Once I again, this is a subject I stumbled upon doing some research.  My oldest had many of the symptoms that go with this sensitivity such as, muscle pain, gum recession, poor sleeping habits, slow growth, chronic stomach issues.  If you have never had a child who tells you he hurts all the time, you are blessed.  Also, most of his food allergies/sensitivies are high oxalate foods.  Go figure.  One of the things we couldn't figure out was why he cycles with his temperment and how he feels.  With oxalates, they build in your body until your body hits a tipping point and you begin to "dump."  This is a horrible feeling and explains why he felt and behaved the way he did.  He has begun to grow again, his teeth are better, his "dumps" are better, sleep is better, and he seldom hurts anymore.  I feel like I have my child back again.  One of the best things we have done to keep the levels of oxalates down is to give him Calcium Citrate before he eats.  It then binds with the oxalates to keep them from accumulating in his body.  The Low Oxalate Diet website had great suggestions on supplements.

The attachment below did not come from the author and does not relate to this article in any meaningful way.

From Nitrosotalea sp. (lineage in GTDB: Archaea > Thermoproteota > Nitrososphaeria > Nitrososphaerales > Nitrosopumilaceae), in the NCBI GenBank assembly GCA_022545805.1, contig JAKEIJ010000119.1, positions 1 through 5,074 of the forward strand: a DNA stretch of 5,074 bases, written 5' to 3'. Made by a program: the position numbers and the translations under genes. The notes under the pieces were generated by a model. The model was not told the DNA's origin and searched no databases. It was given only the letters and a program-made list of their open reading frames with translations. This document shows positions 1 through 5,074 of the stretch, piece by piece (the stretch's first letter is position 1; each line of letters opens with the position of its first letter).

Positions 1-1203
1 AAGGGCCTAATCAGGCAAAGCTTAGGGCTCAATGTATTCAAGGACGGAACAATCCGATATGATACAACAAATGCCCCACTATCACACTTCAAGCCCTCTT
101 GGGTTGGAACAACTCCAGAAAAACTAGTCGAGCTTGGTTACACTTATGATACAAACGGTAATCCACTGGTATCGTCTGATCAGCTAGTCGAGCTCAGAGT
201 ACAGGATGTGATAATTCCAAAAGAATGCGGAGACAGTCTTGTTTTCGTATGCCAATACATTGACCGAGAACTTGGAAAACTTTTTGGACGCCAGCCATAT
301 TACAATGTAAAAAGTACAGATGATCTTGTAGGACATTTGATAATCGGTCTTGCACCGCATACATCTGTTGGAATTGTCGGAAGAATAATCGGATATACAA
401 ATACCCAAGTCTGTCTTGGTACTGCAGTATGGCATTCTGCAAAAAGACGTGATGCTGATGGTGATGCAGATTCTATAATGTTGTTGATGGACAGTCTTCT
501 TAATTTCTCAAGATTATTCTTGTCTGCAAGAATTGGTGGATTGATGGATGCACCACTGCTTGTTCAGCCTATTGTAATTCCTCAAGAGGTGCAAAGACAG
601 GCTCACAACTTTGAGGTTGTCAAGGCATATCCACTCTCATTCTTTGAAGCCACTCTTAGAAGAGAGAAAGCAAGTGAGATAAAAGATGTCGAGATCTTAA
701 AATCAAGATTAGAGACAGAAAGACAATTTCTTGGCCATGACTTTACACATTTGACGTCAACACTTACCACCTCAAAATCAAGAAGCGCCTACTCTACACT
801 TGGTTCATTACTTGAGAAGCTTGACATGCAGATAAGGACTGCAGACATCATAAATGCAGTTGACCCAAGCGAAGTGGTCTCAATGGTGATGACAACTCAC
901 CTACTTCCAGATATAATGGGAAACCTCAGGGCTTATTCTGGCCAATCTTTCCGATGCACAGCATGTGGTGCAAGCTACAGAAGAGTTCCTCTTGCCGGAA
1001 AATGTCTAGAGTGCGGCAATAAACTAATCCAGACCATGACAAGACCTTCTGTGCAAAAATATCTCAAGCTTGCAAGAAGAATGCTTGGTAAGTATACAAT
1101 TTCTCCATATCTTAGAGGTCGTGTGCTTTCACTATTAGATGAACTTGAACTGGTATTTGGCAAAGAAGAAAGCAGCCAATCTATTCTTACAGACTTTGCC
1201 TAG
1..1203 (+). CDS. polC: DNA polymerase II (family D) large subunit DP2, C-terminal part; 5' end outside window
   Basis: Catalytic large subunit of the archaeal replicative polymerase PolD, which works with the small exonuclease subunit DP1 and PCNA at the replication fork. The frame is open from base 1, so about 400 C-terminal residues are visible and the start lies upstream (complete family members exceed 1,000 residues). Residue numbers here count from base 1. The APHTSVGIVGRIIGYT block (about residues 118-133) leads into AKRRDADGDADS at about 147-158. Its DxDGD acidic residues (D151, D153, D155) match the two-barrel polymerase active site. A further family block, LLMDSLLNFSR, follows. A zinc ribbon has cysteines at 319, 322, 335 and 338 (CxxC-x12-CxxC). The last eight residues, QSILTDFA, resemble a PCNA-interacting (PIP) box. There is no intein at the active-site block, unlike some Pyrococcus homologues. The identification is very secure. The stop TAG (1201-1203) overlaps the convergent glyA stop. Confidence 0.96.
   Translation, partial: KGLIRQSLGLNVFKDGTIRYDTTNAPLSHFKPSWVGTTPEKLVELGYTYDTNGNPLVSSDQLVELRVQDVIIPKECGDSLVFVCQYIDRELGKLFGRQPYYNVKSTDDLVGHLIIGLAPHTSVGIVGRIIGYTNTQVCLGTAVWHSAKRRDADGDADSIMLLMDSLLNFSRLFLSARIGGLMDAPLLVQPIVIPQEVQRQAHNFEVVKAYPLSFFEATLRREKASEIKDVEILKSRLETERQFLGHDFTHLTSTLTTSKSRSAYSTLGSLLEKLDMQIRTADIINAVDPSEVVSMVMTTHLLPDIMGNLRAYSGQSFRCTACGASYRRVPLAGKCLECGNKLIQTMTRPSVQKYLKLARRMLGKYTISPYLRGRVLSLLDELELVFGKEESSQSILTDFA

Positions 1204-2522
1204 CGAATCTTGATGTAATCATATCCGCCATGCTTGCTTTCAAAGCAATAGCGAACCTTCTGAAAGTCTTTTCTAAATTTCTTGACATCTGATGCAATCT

What type of doctor did you see?
Our first doctor we saw that helped us was a DAN doctor.  DAN stands for Defeat Autism NOW!  Their website is now know as the Autism Research Institute.  The doctors who belong to this are trained in biomedical healing and focus on fixing the body rather then treating symptoms.  They deal with the leaky gut issues, food sensitivities etc.  Anyone with an autoimmune disorder would greatly benefit from see one of these doctors.  I am NOT endorsing any specific doctor.  Research and find someone whom you can work with and trust.  That is key!  For a list of DAN doctors click here.

What do you feed them????
We basically eat a very healthy diet.  For meat products eat beef, lamb, chicken, buffalo, few types of fish (no pork except bacon on a special occasion).  We eat lots of fresh produce, except what is on the boys lists.  I use rice, sorghum, tapioca, garfava, arrowroot, potato flours to cook with for baked goods.   I use egg replacer for eggs.  We drink Darifree or coconut milk for milk.  For butter we use a dairy free, soy free butter.  Actually, I have found we are healthier as we are eating absolutely no processed foods.  It is a learning process, but there are really few things I can't reproduce for find for my boys.  It is important to find a good store to shop at, a support network, and to give yourself grace as you learn.  I found having a meal plan works great.  I have a list of 7 breakfasts, 7 lunches, and 30 dinners that I can make.  I rotate them and vary them, but it helped to have a basic idea of what to serve.